By Collin Murray
Pat Tillman was a star football player from San Jose, California, who gave up his NFL contract to enlist in the U.S. Army, prompted by the terrorist attacks on September 11, 2001. He attended Leland High School, then went on to play linebacker for Arizona State, and was drafted to play Safety for the Arizona Cardinals.
Tillman broke team records for tackles in a season, with 224. In 2002, he rejected a contract with the Arizona Cardinals to enlist in the U.S. Army, along with his brother Kevin. The two were designated to the 75th Ranger Regiment in Fort Lewis, Washington, eventually doing tours in Iraq and Afghanistan. On April 22, 2004, Pat Tillman was killed by American gunfire while patrolling in East Afghanistan. The fact that Pat Tillman was killed by friendly fire rather than enemy forces was initially covered up by the U.S. Army, and Tillman was awarded the Silver Star and Purple Heart medals.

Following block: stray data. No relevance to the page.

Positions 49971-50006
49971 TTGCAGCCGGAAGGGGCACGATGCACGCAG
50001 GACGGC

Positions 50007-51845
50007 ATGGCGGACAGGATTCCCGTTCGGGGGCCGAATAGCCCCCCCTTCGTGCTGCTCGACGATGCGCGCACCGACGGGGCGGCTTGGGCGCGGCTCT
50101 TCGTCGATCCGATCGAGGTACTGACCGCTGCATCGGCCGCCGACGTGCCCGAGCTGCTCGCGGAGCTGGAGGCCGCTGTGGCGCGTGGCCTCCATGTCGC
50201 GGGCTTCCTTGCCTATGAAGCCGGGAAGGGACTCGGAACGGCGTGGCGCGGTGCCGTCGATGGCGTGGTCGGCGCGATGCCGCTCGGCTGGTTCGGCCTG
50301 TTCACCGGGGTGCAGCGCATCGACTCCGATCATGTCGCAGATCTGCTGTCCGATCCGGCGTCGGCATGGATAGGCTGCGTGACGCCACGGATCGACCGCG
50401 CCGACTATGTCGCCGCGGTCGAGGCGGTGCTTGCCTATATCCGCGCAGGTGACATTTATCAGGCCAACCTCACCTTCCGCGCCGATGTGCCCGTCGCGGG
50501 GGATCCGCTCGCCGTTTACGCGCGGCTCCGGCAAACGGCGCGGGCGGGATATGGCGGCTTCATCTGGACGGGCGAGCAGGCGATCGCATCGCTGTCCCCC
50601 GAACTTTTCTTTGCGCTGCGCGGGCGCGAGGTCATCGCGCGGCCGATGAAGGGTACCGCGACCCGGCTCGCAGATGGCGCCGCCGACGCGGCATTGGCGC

After it was revealed that Tillman’s death was accidental, his family criticized the U.S. Army, claiming they used their son as a poster boy of patriotism. They insisted that Tillman’s accidental death was covered up in the beginning because it would have led to decreased support for the wars in Iraq and Afghanistan.